• In the years leading up to the new curriculum for Wales (to be introduced in 2020) we have been closely engaged with Welsh policy makers on RSE.
  • In 2019, as protests from reactionary religious groups against inclusive RSE in England spread, we have been a pivotal organisation countering their misinformation, calling for better support of schools and holding faith schools to account over efforts to avoid the subject.
  • In 2019 Andrew Moffat was selected to deliver our prestigious Bradlaugh Lecture, on his work promoting inclusive RSE.
  • In November 2018 we submitted evidence to a DfE consultation on draft relationships and sex education guidance. While overall supportive, we drew attention to key gaps where it could be strengthened to ensure all pupils had access to inclusive, age appropriate and rights-based education. We pointed out problems where the anti LGBT and anti-RSE religious lobbies and faith schools could exploit a lack of clarity in the expectation to take pupils' religious backgrounds into account.
  • In February 2018 we submitted evidence to a DfE consultation on changes to the teaching of sex and relationship education and PSHE, supporting making them statutory subjects. We argued that this would support the schools that are already following best practice, to empower schools that are facing opposition, to galvanise schools where RSE is patchy, and to challenge cases where RSE is being delivered poorly or with a narrow agenda.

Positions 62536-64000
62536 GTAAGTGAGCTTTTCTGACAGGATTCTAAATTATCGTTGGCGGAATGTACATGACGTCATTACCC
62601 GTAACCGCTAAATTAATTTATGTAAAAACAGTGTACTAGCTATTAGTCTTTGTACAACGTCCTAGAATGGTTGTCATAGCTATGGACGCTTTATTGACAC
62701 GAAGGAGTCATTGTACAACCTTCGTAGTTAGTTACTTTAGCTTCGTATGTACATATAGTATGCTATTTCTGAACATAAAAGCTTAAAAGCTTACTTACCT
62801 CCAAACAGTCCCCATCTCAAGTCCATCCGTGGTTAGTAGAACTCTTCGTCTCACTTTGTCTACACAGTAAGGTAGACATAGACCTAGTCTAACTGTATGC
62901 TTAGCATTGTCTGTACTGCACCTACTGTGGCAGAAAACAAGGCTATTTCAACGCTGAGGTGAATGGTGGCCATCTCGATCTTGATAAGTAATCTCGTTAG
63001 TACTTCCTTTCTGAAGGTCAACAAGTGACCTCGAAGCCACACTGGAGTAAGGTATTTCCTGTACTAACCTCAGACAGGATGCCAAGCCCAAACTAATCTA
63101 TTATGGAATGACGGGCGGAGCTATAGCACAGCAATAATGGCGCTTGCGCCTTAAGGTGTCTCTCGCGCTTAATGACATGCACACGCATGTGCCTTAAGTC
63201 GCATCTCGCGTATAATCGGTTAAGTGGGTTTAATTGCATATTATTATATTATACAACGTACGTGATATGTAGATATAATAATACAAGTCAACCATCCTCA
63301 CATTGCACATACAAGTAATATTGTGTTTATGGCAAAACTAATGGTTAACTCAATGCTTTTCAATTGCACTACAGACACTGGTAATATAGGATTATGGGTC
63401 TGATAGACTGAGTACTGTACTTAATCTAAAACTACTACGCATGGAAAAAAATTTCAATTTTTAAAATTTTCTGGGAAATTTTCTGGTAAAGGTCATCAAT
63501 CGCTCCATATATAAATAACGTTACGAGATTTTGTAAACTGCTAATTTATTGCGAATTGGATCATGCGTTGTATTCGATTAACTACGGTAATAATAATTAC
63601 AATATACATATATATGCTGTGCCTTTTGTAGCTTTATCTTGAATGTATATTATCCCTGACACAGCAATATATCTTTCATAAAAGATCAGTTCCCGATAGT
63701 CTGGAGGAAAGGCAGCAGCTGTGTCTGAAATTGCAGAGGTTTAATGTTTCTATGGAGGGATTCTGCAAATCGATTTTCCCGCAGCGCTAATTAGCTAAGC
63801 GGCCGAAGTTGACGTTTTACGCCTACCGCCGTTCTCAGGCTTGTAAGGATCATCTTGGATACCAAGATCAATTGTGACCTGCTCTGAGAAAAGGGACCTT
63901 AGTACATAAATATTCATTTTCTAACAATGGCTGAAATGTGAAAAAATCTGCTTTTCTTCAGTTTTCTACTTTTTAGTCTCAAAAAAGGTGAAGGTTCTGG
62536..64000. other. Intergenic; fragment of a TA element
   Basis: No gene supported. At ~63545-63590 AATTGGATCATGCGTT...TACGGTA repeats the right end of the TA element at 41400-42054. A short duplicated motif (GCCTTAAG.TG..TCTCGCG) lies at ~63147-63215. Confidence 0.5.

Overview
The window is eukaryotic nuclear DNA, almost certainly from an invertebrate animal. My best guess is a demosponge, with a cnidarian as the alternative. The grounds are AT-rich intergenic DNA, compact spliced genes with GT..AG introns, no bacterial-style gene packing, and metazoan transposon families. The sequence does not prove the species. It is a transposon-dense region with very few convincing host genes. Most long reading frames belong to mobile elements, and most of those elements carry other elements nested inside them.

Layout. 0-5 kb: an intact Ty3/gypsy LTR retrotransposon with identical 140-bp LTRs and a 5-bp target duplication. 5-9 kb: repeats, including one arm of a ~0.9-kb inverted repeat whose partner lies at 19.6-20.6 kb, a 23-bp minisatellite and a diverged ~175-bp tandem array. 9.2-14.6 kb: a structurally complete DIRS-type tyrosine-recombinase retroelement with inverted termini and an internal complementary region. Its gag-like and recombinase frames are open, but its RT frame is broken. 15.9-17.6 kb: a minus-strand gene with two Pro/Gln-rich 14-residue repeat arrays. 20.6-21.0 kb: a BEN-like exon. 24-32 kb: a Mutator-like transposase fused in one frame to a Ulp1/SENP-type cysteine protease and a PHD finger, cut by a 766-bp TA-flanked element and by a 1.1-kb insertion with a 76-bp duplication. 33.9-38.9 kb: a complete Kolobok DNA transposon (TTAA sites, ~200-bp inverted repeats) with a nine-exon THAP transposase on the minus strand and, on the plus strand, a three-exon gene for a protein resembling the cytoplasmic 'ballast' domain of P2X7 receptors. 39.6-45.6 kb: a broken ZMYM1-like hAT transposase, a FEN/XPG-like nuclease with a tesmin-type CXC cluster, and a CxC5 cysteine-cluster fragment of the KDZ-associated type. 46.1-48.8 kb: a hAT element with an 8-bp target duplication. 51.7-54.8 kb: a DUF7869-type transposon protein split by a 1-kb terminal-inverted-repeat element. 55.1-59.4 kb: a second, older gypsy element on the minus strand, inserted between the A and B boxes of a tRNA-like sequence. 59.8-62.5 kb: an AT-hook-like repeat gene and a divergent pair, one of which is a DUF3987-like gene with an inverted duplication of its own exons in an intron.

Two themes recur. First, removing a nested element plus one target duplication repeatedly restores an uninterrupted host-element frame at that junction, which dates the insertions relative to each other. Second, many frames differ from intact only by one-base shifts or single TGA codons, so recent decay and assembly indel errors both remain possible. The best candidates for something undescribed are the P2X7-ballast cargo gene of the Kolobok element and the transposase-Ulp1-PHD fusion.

Anti RSE campaigns

Though comprehensive inclusive RSE is extremely well supported across the education community and across different belief groups, those opposed are extremely active.

Several anti-RSE campaigns have been set up, generally spearheaded by reactionary religious groups. They have spread fear and misinformation about RSE, and in some cases sought to intimidate schools and authorities attempting to deliver RSE. These campaigns have been extremely divisive and damaging to community relationships.

If you see such a campaign organising in your school or community, it is important to act quickly to address misinformation and show schools they will be supported. The government has published guidance for schools facing disruption from religious groups who oppose LGBT-inclusive education.

Please contact to raise any concerns.

What you can do:

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Tell your MP that religious concerns shouldn't undermine inclusive RSE.

Age-appropriate education about relationships is the right of every child. Faith groups can't be allowed to undermine or restrict inclusive RSE.
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Report a concern

If you have concerns about religious bias undermining relationship and sex education (RSE) in your school, you can speak to the school, follow their complaints procedure or get in touch.


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More information

Anti-choice campaigners in schools

Are you concerned about anti-abortion misinformation/propaganda in schools?

Click here to find out more about our work challenging inappropriate evangelism in schools.

For information on anti-abortion organisations in schools and their tactics, you may be interested in this report from the national young people's sexual health charity, Brook.